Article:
HMS Hostile 23 August 1940 A H-class destroyer that struck a mine and was scuttled off Cap Bon. 36°53′00″N 11°19′00″E / 36.8833°N 11.3167°E / 36.8833; 11.3167 (HMS Hostile (H55))
Mahdia An ancient shipwreck discovered near Mahdia in 1907. It is thought to date from around 80 BC.[8] 35°31′55″N 8°47′15″E / 35.53194°N 8.78750°E / 35.53194; 8.78750 (Mahdia shipwreck)
HMS Manchester 13 August 1942 A Town-class light cruiser that was sunk during Operation Pedestal. 36°50′0″N 11°10′0″E / 36.83333°N 11.16667°E / 36.83333; 11.16667 (HMS Manchester (15))
USS PC-496 4 June 1943 A PC-461-class submarine chaser that sank off Bizerte. 37°23′0″N 9°52′0″E / 37.38333°N 9.86667°E / 37.38333; 9.86667 (USS PC-496)
USS Redwing 29 June 1943 A Lapwing-class minesweeper that capsized off Bizerte. 37°19′N 9°56′E / 37.317°N 9.933°E / 37.317; 9.933 (USS Redwing (AM-48))

Southern Africa[edit]

Namibia[edit]

Ship Sunk date Notes Coordinates
Bom Jesus A Portuguese nau that set sail from Lisbon in 1533. It was discovered in 2008 on the coast near Oranjemund.[9]
MV Dunedin Star 29 November 1942 A refrigerator ship that ran aground on the Skeleton Coast, 80 kilometres (50 mi) south of the Cunene River.[10] 18°08′S 11°33′E / 18.13°S 11.55°E / -18.13; 11.55 (MV Dunedin Star)
Eduard Bohlen 5 September 1909 A freighter that ran aground south of Conception Bay.[11][12] 23°59′43″S 14°27′26″E / 23.99528°S 14.45722°E / -23.99528; 14.45722 (Eduard Bohlen)
Natal Coast 1955 A Durban steamer that ran aground on a sandbank in dense fog, about 11 miles (18 km) north of Swakopmund. The crew were unharmed and were able to get off the ship once the area's coast guard arrived and allowed everyone off.
Otavi 1945 A steamer that ran aground in Spencer Bay.

South Africa[edit]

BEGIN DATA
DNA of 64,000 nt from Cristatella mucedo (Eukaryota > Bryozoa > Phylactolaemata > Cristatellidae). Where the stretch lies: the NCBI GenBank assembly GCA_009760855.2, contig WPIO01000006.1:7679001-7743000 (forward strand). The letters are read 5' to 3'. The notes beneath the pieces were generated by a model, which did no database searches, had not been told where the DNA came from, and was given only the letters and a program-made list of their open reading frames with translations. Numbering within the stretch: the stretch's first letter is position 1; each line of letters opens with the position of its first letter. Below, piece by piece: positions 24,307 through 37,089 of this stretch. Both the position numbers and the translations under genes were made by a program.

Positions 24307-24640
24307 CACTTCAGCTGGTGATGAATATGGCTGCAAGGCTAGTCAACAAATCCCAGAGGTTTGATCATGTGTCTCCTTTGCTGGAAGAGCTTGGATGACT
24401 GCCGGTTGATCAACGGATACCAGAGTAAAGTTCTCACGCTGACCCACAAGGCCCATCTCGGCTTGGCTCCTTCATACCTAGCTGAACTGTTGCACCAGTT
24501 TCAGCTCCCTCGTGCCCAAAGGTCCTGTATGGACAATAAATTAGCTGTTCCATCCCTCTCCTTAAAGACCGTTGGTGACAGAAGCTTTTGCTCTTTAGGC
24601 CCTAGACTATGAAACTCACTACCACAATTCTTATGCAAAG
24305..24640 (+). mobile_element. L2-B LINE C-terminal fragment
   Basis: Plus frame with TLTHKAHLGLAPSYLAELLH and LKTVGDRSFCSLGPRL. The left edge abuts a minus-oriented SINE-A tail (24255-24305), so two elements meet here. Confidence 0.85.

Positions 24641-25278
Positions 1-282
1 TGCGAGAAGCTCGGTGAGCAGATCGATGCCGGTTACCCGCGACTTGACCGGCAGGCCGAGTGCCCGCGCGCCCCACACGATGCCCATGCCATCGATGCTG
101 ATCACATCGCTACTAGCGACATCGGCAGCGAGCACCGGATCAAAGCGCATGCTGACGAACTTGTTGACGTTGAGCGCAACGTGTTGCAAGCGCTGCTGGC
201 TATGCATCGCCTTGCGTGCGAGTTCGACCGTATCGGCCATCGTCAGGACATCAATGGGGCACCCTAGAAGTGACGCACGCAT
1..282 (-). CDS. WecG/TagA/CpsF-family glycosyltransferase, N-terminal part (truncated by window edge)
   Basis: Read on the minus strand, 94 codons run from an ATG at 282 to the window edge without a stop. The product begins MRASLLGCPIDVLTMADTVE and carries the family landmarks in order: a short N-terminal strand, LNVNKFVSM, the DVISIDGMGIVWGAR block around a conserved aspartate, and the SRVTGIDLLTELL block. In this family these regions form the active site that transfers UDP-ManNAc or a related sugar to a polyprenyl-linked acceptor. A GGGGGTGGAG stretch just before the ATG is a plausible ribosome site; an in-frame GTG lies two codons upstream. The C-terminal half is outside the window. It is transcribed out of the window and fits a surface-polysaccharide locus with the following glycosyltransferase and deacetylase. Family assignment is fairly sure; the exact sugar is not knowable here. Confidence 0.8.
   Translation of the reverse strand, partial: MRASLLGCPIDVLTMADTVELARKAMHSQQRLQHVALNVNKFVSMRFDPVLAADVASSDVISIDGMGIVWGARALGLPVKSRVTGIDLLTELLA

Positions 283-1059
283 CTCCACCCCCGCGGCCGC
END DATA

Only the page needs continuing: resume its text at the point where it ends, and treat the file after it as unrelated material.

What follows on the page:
Eastern Cape[edit]

Ship Sunk date Notes Coordinates
Bredenhof 6 June 1753 A Dutch East Indiaman carrying copper duits, silver bars, and gold ducats, which hit a reef thirteen miles (19 km) from the eastern coast of Africa and 120 miles (190 km) south of the Portuguese settlement of Mozambique. The wreck was discovered in 1986.[13]
Cordigliera
 Panama
16 November 1996 After placing a distress call to Durban Radio at 10:30 pm requesting immediate assistance due to a leak in a hold, the freighter sank off South Africa off Port St Johns with the loss of all 23 lives.[14]
Doddington 17 July 1755 An East Indiaman that was wrecked at Bird Island in Algoa Bay.[15] 33°50.06′S 26°17.40′E / 33.83433°S 26.29000°E / -33.83433; 26.29000 (Doddington (ship))
Grosvenor 4 August 1782 An East Indiaman that was wrecked off the Pondoland coast.[16] 31°22′26″S 29°54′53″E / 31.37389°S 29.91472°E / -31.37389; 29.91472 (Wreck of the Grosvenor)
Kapodistrias 1985 A Greek bulk carrier wrecked at Cape Recife near Port Elizabeth 34°02′32″S 25°41′36″E / 34.042167°S 25.693317°E / -34.042167; 25.693317 (Kapodistrias)
Kiperousa 2005 A bulk carrier that was stranded northeast of Port Alfred.[17] 33°20′S 27°25′E / 33.333°S 27.417°E / -33.333; 27.417 (Kiperousa)